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US Senate to Decide on Homeland Security Agency

The U.S. Senate Tuesday is expected to vote on legislation creating a Cabinet-level homeland security agency, a top priority for President Bush. But a partisan dispute threatens to delay the bill.

There is strong support among Senators for a bill to create a homeland security department.

But a partisan dispute has arisen over provisions added by House Republicans. Senate Democrats, who are in the waning days of holding a majority before a Republican-led Senate is sworn in next year, want to strip the bill of those provisions.

Senate Democratic leader Tom Daschle of South Dakota said, "If this is a homeland security bill, let us keep it homeland security-related. Let us take out all the terrible special interest legislation that has nothing to do with homeland security."

But Republicans said the provisions are related to homeland security. Senator Phil Gramm of Texas said, "I think there is a logical justification for the amendments in general, and I urge my colleagues to get the whole story, before they cast their vote."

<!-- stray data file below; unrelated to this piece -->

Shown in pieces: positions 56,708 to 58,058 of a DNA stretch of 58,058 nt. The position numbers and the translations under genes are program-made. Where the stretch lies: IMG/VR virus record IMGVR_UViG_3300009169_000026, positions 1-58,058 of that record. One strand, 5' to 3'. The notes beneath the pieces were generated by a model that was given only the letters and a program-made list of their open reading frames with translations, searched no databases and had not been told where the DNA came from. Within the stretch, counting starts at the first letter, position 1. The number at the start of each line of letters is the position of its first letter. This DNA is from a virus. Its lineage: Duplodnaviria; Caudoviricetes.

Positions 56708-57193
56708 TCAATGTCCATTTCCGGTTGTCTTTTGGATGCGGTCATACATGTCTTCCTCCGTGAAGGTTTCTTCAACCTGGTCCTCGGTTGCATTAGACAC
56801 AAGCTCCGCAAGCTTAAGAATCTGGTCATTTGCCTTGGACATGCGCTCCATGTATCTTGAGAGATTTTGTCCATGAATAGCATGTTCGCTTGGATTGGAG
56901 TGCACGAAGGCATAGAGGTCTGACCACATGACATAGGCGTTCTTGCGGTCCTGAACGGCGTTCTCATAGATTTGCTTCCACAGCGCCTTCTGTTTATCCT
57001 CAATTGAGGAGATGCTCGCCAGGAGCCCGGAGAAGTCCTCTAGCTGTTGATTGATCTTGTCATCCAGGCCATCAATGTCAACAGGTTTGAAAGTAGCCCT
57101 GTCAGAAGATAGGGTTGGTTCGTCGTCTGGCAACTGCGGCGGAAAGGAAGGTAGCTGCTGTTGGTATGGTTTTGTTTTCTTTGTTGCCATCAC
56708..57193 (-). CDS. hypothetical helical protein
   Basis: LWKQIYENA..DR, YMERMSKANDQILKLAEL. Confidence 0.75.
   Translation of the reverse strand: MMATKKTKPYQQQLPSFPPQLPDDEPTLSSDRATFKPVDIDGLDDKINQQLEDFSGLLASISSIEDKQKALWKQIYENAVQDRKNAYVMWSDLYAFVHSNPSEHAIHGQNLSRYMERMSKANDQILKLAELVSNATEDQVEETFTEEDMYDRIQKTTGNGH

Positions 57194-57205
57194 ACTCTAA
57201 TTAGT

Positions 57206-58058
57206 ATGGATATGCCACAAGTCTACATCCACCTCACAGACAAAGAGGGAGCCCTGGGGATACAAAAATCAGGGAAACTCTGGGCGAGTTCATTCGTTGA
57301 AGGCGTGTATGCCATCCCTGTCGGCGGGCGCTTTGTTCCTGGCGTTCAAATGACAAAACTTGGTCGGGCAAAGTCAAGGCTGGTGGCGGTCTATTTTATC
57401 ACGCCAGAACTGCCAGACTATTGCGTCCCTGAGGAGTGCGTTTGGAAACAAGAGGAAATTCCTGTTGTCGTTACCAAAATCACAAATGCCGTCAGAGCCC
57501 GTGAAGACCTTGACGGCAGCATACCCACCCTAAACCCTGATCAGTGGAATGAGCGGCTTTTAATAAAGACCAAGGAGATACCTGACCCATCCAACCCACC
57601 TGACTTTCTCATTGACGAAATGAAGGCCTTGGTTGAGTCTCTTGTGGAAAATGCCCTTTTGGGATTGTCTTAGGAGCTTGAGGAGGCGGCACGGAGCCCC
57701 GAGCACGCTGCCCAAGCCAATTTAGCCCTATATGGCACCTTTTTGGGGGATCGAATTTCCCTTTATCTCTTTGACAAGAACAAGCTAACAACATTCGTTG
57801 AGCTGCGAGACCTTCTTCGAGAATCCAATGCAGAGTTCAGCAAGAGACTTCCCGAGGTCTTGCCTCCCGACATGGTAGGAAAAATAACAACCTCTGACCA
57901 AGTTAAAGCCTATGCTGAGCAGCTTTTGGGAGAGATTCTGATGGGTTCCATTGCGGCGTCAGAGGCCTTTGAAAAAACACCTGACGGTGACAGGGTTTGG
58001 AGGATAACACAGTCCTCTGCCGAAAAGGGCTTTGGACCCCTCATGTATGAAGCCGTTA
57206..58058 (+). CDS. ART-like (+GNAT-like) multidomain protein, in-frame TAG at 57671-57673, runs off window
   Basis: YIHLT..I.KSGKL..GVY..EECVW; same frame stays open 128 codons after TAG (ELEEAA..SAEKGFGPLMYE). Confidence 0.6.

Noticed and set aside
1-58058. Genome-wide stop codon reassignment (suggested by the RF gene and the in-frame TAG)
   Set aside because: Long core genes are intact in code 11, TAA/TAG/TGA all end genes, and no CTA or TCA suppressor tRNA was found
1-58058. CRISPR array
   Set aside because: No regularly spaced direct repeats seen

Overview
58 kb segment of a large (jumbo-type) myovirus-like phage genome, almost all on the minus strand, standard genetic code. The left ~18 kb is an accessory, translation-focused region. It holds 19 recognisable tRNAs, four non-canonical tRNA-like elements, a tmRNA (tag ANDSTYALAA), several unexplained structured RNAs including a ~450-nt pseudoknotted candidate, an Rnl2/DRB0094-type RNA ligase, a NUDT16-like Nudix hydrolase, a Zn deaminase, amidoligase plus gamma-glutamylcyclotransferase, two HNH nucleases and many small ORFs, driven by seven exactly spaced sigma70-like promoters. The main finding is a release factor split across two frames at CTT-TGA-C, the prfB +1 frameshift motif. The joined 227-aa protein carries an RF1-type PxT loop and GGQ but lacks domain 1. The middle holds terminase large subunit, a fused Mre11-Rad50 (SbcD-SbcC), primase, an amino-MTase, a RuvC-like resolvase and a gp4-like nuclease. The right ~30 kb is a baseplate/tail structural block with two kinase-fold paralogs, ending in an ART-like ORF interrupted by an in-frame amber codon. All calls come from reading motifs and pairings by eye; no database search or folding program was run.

Among the provisions opposed by Democrats is one that would protect drug companies from lawsuits over vaccines they create and their side effects. Republicans say liability protection is needed to ensure that drug companies will produce the vaccines that America needs to fight the war on terrorism.

Republicans warn that removing the provisions could kill any chance that a homeland security bill would be signed into law by President Bush this year.

The Republican-led House has already passed the bill, and completed its work for the year. If the Senate makes changes to the legislation, House members would have to be called back to Washington to consider it.

The homeland security bill would pave the way for the largest U.S. government reorganization in half a century by consolidating into the new department all or parts of more than 20 federal agencies.